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Boat Specification


RC Laser Sails & Rigs


A few of the parts that make up an RC Laser


For the newcomer there is often some confusion about what size of rig to fly and when and which rig fits on which mast and boom combination. So here is a pretty definitive guide to what and how!

Wind Strengths & Rigs

A rig - 0 to 6 knots

B rig - 7 to 16 knots

C rig - 17 to 22 knots

D rig - 23 knots and above.

The above is meant as a guide, as you become a confident RC Laser skipper you will find that you can sometimes hang onto a bigger rig for longer by depowering it as the wind increases, although sometimes it pays to change down early and it usually makes the boat much more comfortable to handle as the breeze comes up.

As for rigs and what sail fits what mast / boom combination here is the guide.

A rig - Dedicated A mast plus standard boom as supplied

B rig - Standard mast plus standard boom as supplied

C rig - Standard mast plus short boom as supplied

D rig - Standard mast plus short boom as supplied.

As a minimum you can get away with the four sails, an A mast, standard boom, standard mast and a short boom, this will enable you to fly all four rigs but not at the same time. Many seasoned RC Laser skippers will have a quiver of all four rigs already set on masts and booms ready to tune and pop into the boat at a moments notice. It certainly makes sense to do this and most suppliers offer rig kits and sail bags.

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RC Laser RC Gear & Electrics


The RC gear in the RC Laser is relatively simple and inexpensive to replace should something go wrong, however the design of the radio board in an RC Laser makes this a relatively rare occurance.

The two main components are the winch servo and the rudder servo. As a one design class these are strictly controlled items with no variations allowed. The winch servo is now a Hitec HS 785HB which by model yachting standards is a relatively slow speed winch servo, however as a one design class everyone runs the same equipment so no one is disadvantaged by this. Boats built before 2004 were equipped with a Hitec HS 725BB and this winch is still class legal today.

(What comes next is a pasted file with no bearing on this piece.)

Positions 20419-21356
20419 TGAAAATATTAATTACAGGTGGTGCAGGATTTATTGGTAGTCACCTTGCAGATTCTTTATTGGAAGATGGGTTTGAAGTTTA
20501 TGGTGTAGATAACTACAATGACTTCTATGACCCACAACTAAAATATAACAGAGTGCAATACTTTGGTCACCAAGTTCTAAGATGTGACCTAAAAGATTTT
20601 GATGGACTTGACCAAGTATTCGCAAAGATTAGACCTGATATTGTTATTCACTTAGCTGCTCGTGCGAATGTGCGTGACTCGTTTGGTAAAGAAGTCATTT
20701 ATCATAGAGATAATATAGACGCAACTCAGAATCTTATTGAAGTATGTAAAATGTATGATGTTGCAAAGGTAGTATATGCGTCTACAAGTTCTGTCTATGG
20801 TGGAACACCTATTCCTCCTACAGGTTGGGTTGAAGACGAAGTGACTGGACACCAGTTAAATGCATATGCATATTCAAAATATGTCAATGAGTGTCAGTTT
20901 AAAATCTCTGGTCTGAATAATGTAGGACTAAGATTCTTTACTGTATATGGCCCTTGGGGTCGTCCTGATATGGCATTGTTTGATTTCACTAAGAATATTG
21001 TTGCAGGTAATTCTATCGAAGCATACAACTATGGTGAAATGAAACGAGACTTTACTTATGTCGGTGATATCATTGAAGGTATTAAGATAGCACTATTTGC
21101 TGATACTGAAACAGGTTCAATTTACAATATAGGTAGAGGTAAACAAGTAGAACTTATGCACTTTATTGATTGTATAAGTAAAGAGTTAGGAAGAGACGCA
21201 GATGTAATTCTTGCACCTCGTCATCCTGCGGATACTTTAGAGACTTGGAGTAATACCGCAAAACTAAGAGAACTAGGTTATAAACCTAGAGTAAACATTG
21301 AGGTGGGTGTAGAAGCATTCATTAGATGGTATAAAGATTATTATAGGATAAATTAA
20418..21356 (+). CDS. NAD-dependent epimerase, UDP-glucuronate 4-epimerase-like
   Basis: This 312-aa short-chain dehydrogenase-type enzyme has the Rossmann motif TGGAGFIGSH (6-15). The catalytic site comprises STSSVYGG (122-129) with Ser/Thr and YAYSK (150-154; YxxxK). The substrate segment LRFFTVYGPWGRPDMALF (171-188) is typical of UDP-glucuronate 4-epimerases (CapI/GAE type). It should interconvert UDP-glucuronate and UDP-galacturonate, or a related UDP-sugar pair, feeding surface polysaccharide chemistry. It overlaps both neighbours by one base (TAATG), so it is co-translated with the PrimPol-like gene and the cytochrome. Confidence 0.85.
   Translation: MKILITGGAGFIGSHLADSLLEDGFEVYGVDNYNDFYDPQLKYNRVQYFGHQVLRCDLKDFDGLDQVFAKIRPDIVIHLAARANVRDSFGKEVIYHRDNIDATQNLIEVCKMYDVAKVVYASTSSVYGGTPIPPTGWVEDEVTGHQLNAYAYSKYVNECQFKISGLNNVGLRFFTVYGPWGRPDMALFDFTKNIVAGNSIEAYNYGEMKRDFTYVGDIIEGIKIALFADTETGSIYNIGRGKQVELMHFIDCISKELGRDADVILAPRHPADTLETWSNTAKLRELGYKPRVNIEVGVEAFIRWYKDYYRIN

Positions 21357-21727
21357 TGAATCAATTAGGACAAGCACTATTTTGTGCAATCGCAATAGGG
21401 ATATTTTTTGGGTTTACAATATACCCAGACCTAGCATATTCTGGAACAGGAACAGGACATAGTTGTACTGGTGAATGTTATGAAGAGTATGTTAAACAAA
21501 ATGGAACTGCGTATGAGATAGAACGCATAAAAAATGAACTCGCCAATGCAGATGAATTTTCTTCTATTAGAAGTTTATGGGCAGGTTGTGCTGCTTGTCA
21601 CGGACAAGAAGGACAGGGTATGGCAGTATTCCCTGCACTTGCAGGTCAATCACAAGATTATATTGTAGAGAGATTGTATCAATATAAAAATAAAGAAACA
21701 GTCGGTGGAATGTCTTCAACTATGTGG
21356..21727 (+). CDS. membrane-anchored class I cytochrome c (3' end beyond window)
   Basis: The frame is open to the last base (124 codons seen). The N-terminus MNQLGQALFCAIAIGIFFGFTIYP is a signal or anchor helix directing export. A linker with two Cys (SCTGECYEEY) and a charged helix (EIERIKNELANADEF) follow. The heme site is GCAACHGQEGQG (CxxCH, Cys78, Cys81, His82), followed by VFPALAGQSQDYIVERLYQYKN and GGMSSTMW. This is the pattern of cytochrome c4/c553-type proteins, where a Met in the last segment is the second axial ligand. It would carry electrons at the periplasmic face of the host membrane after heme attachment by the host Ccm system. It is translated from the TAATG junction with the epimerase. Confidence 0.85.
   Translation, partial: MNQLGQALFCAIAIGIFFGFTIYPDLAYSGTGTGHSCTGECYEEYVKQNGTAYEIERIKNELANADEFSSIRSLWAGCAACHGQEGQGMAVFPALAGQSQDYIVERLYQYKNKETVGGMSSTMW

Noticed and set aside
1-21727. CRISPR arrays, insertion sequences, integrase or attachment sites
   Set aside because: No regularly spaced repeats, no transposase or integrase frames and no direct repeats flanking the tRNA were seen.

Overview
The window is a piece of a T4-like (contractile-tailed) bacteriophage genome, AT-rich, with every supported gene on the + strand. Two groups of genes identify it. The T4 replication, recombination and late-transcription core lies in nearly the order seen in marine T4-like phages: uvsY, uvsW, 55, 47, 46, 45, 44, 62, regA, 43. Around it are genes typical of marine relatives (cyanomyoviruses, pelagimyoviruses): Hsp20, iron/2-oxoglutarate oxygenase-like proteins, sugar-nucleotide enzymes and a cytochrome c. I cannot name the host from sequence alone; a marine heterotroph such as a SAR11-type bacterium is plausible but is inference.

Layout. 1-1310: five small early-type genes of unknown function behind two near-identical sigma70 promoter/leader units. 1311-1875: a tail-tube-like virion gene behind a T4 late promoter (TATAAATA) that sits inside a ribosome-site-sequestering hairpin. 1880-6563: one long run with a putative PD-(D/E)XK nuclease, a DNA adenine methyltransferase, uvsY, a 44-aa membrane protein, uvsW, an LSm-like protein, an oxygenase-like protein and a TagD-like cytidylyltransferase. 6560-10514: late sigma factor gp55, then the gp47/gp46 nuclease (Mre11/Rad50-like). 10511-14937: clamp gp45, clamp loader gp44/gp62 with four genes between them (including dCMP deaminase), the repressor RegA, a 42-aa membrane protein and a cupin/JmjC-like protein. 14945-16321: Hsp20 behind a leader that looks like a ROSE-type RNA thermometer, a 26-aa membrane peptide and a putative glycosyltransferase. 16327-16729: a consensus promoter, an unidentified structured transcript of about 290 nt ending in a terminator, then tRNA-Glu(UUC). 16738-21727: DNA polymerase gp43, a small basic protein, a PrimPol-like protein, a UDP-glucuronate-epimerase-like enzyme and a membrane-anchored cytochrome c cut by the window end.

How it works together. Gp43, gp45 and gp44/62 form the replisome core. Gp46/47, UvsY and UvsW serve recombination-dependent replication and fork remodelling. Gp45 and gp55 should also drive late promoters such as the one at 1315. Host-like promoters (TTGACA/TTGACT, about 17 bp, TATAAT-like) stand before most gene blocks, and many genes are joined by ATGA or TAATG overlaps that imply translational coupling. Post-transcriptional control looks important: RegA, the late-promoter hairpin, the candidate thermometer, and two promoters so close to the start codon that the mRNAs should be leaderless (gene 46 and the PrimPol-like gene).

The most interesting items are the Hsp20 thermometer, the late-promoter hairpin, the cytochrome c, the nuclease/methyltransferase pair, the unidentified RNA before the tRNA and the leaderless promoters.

The rudder servo has evolved since the class was designed and the new boats run a Hitec HS322 servo which has stronger carbonite gears which make it a long life unit when looked after well. Many boats will run an HS311 servo and boats older than 2004 may still be running an HS300 or HS303 servo. If you are running an older type servo it would be £9.00 well spent upgrading to the new HS322.

The choice of transmitter and receiver are left to the individual skipper. Todays new boats are supplied with Planet T5 2.4GHz radio gear which for the price is hard to beat. Older boats were supplied with the 40MHz Hitec Ranger IIn sets which involved crystals and lots of faffing about. There is a plethora of tx and rx kit available but many have found that the standard kit does a superb job, some skippers who sail other classes have a multifunction tx which can be programmed for several model yachts meaning they only need one tx for all their yachts, quite a neat solution.

A quick note on Rx position in the boat, as standard it is placed under the deck with velcro and it does a reasonable job, however several skippers (myself included) have found themselves out of control which can be inconvenient to say the least. The best place to site you rx unit is under the pot lid. Some skippers have velcro on their lid and pop the rx straight onto that which has the added advantage of not having your pot lid blow away on a breezy day at the pond, some skippers have a separate pot with the rx in it which sits on top of the battery pack and under the pot lid. Either way works well but it is something to be aware of when sailing.

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